At the same time, Perlman admits she’s surprised that elements such as STP—a key networking concept she invented at Digital Equipment Corporation in 1985 to prevent loops inside Ethernet networks, thus allowing them to grow arbitrarily large—are still in place today. “It was a hack that I thought would live for, like, six months,” she says. “I had no idea how long it would last.”
Forces of Change
After this point, forecasting gets trickier. Will the internet backbone of 2069 still be made up of a web of fiber optic networks crisscrossing the continents and oceans? Yes, but probably with the addition of satellite-based networks and ultra-broadband wireless coverage blanketing every population center.
Will there be an even larger cloud of automated server farms at the network’s edges, each sucking down massive amounts of electricity? Probably, but with luck we’ll find low-carbon ways of powering them.
Will people in 2069 connect to the internet via exotic new devices, like augmented-reality and virtual-reality glasses? Sure, why not. Or maybe by then everyone will have moved on to neural implants.
The truth is that we can’t describe the internet of 50 years hence in precise detail, any more than ARPANET’s builders could have imagined Grumpy Cat or Pokémon Go. It’s probably more instructive to look at the major exogenous forces that could shape the internet’s growth, and then try to imagine scenarios in which those forces diminish, or become overpowering, or end up somewhere in between.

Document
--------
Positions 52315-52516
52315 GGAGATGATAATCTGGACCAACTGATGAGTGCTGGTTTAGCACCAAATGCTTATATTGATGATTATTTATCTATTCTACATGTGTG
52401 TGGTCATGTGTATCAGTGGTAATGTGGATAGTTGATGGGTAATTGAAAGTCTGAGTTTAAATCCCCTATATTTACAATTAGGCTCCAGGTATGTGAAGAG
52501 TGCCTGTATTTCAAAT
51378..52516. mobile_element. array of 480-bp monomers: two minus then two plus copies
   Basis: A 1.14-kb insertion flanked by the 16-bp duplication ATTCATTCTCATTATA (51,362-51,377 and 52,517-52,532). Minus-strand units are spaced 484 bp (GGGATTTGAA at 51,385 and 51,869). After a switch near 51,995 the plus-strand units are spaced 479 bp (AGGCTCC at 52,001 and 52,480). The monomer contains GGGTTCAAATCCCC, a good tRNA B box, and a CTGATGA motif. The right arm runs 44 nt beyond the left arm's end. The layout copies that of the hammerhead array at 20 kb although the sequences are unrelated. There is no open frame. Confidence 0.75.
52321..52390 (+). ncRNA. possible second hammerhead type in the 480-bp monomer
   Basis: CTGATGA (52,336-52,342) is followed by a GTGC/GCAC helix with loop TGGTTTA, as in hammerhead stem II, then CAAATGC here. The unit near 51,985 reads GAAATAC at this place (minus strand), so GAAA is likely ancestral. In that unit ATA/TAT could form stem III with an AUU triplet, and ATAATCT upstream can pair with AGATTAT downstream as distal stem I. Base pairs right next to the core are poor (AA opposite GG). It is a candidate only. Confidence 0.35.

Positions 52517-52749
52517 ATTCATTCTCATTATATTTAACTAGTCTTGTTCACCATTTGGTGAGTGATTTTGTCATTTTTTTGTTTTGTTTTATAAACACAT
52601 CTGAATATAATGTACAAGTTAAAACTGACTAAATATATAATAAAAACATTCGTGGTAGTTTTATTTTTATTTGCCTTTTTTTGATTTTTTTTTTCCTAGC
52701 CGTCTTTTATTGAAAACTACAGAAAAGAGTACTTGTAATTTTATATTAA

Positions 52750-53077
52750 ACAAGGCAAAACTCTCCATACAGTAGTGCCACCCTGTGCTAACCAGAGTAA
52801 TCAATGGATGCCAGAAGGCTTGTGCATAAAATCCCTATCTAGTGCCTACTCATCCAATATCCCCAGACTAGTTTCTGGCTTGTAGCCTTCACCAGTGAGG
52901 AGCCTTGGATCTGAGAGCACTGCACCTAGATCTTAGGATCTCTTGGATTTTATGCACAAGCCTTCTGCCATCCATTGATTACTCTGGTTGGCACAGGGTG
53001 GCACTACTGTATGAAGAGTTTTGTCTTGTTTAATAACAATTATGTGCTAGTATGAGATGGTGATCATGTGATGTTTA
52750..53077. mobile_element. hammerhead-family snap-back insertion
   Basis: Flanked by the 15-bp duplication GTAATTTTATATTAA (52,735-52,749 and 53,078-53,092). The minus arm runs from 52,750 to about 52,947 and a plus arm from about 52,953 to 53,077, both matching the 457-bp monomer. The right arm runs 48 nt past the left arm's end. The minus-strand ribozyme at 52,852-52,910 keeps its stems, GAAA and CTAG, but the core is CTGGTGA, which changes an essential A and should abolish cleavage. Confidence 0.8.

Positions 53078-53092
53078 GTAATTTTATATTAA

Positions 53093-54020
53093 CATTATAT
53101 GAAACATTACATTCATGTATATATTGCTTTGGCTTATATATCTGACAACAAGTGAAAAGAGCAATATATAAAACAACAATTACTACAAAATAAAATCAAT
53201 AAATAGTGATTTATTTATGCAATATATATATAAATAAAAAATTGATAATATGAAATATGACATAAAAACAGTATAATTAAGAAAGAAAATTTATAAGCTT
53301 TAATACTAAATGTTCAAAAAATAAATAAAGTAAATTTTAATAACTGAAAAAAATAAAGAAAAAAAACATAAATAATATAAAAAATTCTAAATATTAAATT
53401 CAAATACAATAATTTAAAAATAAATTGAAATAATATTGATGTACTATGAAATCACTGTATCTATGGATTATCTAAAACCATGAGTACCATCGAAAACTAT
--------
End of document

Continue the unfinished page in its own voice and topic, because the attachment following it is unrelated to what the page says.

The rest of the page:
One of the forces is plain old innovation. The internet reaches billions of devices and provides fixed broadband speeds above 100 megabits per second in many countries thanks to Moore’s Law, the pattern under which available computing power has doubled every couple of years, while dropping in cost. The semiconductor industry has managed to keep up that pace of improvement for more than 50 years, but some experts believe we’re approaching the end of the line: the point at which we’ll run out of tricks for making transistors smaller and packing more processors into each device.